Today at the XVIII International AIDS Conference in Vienna, Austria, members of the International Rectal Microbicide Advocates (IRMA) and thousands of other HIV advocates and scientists cheered a long-awaited, much anticipated success in the quest for new HIV prevention technologies. Researchers announced that a vaginal gel has been shown to significantly reduce a woman’s risk of being infected with HIV and genital herpes.
These game-changing results of the safety and effectiveness study of an antiretroviral microbicide gel were reported by the Centre for the AIDS Programme of Research in South Africa (CAPRISA).
The microbicide gel that CAPRISA studied contained 1% tenofovir—an antiretroviral drug commonly used to treat people living with HIV—and was found to be 39% effective in reducing a woman’s risk of becoming infected with HIV during vaginal intercourse and 51% effective in preventing genital herpes infections among the women in the trial. These protective effects increased as the use of tenofovir increased, so that women who used the gel in more than 80% of their sex acts during the trial had a 54% reduction in HIV infections. If and when other studies of tenofovir gel confirm these results, widespread use of the gel, at this level of protection, could prevent millions of new HIV infections over the next two decades. Tenofovir is also being studied as a form of oral pre-exposure prophylaxis.
“The positive results from the CAPRISA 004 study represent a very significant milestone in HIV prevention research and they increase optimism that we can develop safe and effective antiretroviral rectal microbicides,” said University of Pittsburgh’s Dr. Ian McGowan, IRMA Scientific Vice-Chair and co-principal investigator of the Microbicide Trials Network. “Phase I rectal safety studies with tenofovir are ongoing and these efforts need to be intensified to help us move forward to rectal microbicide effectiveness studies as quickly as possible,” he said.
As with vaginal microbicides, safe and effective rectal microbicides are urgently needed by millions of people. Anal intercourse is a common human sexual behavior, practiced by approximately 5 – 10% of the world’s general population, including heterosexual women and men, gay men, and other men who have sex with men (MSM). Because an act of unprotected anal intercourse is 10 to 20 times more likely to result in HIV transmission compared to unprotected vaginal intercourse, it is likely that unprotected anal intercourse is a significant driver in the global HIV epidemic.
“Certainly, for gay men and other MSM across the world, unprotected anal intercourse is the chief cause of HIV infection,” said IRMA Chair Jim Pickett. “But the world has largely ignored gay men, and anal intercourse. Gay men and other MSM are under-represented in most national AIDS strategies, in epidemiology, surveillance, and in research, if they show up at all. They have been woefully underserved by prevention, care, treatment and support services. “Similarly,” he continued, “there is a paucity of data regarding anal intercourse – homosexual and heterosexual – due to politics, stigma, criminalization, and outright denial.”
Globally, gay men and other MSM are 19 times more likely to be HIV infected compared to the general population. These disproportionate rates extend to Africa, where the epidemic is often characterized as “heterosexual.” In Uganda for instance, HIV rates among gay men and other MSM are just above 40% compared to 5% for men of reproductive age. In South Africa, where the global AIDS pandemic is most severe, the HIV rates between gay men/MSM and men of reproductive age are almost the same – both hovering around 15%.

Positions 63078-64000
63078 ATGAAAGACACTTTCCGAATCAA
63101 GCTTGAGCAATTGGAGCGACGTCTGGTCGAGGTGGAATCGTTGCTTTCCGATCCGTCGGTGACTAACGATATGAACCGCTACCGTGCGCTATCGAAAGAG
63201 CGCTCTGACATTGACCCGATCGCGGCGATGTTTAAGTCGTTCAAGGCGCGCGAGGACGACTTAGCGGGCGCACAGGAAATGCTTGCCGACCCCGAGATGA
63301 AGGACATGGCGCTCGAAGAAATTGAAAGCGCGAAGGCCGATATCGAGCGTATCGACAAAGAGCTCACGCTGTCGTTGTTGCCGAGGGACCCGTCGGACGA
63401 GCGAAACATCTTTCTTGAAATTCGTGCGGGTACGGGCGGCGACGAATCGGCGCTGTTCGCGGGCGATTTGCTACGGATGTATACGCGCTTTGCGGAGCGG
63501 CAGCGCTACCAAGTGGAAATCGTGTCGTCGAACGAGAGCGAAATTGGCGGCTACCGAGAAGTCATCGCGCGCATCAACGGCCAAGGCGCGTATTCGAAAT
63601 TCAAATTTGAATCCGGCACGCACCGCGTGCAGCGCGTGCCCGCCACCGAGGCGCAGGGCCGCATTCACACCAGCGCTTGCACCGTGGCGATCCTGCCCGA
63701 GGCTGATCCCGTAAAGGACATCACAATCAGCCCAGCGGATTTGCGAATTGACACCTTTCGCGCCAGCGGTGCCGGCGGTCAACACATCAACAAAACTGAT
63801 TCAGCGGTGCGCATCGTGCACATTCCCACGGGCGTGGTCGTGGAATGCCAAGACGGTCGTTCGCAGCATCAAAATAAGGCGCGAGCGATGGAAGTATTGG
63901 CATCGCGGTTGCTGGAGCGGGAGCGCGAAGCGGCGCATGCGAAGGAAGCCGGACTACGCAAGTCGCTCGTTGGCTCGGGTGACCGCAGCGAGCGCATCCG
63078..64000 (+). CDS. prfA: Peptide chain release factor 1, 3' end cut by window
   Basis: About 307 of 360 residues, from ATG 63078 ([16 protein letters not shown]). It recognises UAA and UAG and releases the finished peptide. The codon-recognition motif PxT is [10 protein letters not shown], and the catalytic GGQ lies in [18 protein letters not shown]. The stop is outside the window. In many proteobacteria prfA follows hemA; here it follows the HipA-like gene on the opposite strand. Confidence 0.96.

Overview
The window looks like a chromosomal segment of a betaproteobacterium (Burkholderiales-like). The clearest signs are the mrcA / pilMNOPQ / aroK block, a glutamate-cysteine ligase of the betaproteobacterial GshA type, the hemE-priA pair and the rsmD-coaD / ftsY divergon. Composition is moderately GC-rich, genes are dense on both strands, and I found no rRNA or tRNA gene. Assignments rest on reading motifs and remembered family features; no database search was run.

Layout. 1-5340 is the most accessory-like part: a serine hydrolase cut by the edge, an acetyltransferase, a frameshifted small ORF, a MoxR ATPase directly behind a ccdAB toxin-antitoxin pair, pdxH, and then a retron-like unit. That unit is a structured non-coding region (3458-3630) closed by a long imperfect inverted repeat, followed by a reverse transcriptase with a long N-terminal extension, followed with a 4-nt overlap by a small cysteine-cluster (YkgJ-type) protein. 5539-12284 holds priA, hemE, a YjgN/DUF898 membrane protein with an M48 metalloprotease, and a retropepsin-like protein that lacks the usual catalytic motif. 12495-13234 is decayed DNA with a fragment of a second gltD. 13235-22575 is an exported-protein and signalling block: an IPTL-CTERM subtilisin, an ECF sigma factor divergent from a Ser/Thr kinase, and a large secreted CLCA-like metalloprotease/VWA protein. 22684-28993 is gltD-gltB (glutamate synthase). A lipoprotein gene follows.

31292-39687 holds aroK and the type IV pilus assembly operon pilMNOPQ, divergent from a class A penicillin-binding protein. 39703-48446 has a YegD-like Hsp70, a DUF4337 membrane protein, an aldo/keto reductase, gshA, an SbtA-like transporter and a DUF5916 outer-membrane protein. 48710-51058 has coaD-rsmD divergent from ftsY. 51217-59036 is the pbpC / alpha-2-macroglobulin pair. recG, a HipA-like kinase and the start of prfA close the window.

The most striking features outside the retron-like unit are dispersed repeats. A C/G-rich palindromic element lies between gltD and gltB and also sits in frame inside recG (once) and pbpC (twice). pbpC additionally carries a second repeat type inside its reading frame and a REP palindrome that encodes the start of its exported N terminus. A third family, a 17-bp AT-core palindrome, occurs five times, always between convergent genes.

Comparing gay men and other MSM to both males and females of reproductive age, gay men and MSM are 1.3 times more likely to be HIV-infected in Eastern Europe, 3.8 times more likely in Africa, 18.7 times more likely in Asia, and 33.3 times more likely in the Americas. Data released by the U.S. Centers for Disease Control and Prevention in early 2010 revealed that gay men/MSM in the United States are 44 times more likely to be HIV-positive than other men, and 40 times more likely to be HIV-positive than women.
“The bottom line is, for the men and women who engage in anal intercourse, condoms work quite well to prevent HIV,” said Pickett, “but many people do not use them, or are simply unable to use them due to a number of issues including power dynamics in sexual relationships, stigma, and a serious lack of availability. According to the Global HIV Prevention Working Group, only 9% of individuals at risk for HIV infection had access to condoms in 2008. Condom-compatible lubricants are also in dangerously short supply.”
While the rectal microbicide field has gained significant momentum, more focus and resources are needed. In 2010, U.S. $7.2 million is being spent globally on rectal microbicide research. IRMA has calculated that annual investments must increase by 40% from 2011 – 2014, to U.S. $10 million/year and must increase further to U.S. $44 million (a six-fold increase) in the years 2015 – 2020 to ensure a minimum of candidate products are moving through the research pipeline into late stage testing for effectiveness.
“We are optimistic that the CAPRISA results will not only accelerate the development of safe and effective vaginal microbicides, but that this proof of concept will also be translated into more financial and creative energy into rectal microbicide development,” said Pickett. “With five new infections for every two individuals beginning treatment, it’s absolutely imperative we find new ways to prevent HIV for individuals at risk, gay and straight, women and men.